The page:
HIS101 logo Background to
The Election and Coronation of a Pope by Adam Usk

by Jim Jones, West Chester University of Pennsylvania (c.2013)
Return to the Syllabus


Adam Usk (1352-1430) was born in the Welsh town of Usk. Nothing is known about his family, but he studied and taught law at Oxford and became associated with Thomas Arundel, the Archbishop of Canterbury, leader of the Catholic church in England. Adam Usk became somewhat influential during the King Henry IV's rise to power and immediately afterwards, but after Adam traveled to Rome in 1402, he lost favor in England. By the time he returned home, Adam had to seek Henry IV's pardon in 1411, and the death of Arundel in 1414 ended Adam's influence. Adam Usk wrote a "Chronicle" that covered the years from 1377 to 1422, and included a description of his time in Rome. This selection, which describes the selection of Pope Innocent VII (ruled 1404-1406), comes from that work.



Hierarchical systems appear in many places in society. Perhaps the easiest to recognize is the one used by the US Army, where generals supervise colonels who give orders to majors, captains, lieutenants, sergeants and corporals down to privates. Europe's feudal society was organized in a hierarchy with the Holy Roman Emperor ruling over kings, nobles and peasants. The Roman Catholic Church was organized in a hierachy as well, with the pope at the top, supervising bishops who were responsible for territories called dioceses. Each bishop supervised lesser church officials down to the level of parish priests, who were responsible for the spiritual well-being of the local peasants, also known as serfs.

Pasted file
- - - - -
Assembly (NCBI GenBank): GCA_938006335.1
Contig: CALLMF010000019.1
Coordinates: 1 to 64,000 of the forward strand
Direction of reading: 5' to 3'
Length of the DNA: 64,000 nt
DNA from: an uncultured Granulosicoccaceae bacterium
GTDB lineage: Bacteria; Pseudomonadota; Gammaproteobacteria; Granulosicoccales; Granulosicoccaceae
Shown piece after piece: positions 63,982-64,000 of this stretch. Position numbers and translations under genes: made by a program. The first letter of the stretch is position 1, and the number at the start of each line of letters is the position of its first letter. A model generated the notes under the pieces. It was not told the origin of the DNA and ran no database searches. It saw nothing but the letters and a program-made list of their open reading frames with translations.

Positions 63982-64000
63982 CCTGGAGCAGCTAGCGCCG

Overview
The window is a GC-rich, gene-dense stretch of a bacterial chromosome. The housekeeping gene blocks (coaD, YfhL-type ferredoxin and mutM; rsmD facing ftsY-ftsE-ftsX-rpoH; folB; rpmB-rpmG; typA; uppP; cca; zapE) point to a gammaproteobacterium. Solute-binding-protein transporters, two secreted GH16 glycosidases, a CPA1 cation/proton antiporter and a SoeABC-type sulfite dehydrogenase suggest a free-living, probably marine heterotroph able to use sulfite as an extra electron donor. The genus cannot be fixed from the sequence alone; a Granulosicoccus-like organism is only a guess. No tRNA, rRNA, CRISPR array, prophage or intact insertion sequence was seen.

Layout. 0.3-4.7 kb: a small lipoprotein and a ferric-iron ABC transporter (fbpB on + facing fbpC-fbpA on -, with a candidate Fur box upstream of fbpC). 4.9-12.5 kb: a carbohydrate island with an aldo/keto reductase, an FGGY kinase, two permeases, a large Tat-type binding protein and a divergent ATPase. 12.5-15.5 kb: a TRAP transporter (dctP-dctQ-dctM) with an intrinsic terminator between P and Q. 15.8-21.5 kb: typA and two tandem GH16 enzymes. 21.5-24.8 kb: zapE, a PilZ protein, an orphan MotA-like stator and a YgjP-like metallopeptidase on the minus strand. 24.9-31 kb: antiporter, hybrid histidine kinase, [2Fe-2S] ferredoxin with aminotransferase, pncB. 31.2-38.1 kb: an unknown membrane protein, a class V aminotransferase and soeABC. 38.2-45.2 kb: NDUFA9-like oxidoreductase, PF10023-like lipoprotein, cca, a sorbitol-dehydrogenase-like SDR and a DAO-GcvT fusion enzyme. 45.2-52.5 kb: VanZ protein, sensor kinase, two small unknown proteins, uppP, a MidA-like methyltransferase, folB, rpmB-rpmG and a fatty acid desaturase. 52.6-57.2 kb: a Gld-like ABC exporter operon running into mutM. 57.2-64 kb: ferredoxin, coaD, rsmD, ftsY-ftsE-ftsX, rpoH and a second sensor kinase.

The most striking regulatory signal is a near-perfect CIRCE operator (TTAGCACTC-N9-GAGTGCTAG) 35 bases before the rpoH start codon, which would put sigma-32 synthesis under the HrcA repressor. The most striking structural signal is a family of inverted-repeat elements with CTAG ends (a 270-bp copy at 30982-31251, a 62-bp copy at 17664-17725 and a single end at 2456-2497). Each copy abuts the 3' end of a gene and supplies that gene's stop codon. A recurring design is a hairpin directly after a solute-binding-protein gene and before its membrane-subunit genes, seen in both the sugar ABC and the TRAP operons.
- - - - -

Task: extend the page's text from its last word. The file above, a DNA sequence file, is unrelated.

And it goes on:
In the same way that peasants were required to give part of everything they produced to the noble who ruled over them, peasants were also responsible for giving a portion of everything they produced to their priest, who used some of it for local "good works" and passed the rest on to his bishop so it could be employed in the "work of the Church." The church also received gifts of land and other valuables from the estates of wealthy people who hoped to gain salvation when they died. In these ways, the Roman Catholic Church accumulated an enormous amount of wealth which it used to finance the construction of cathedrals, pay for wars against Islam, and maintain a large bureaucracy.

The previous reading described a conflict between German nobles that grew out of an even bigger struggle between popes and Holy Roman Emperors. In the 11th century, Pope Gregory VII (ruled 1073-1085) obtained allies from among nobles who opposed the Holy Roman Emperor Henry IV (ruled 1056-1106). By the middle of the 12th century, their struggle had turned into a contest between the two German noble families headed by Henry the Lion and Conrad III. The selection of Frederick I "Barbarossa" as Holy Roman Emperor temporarily ended the conflict, but it resumed during his reign and continued into the fifteenth century while Adam Usk was in Rome. In the process, the contest for power between popes and emperors spilled over into other aspects of medieval European politics (like the selection of bishops) and the two sides became known as Guelphs (supporters of strong papal rule) and Ghibellines (their opponents).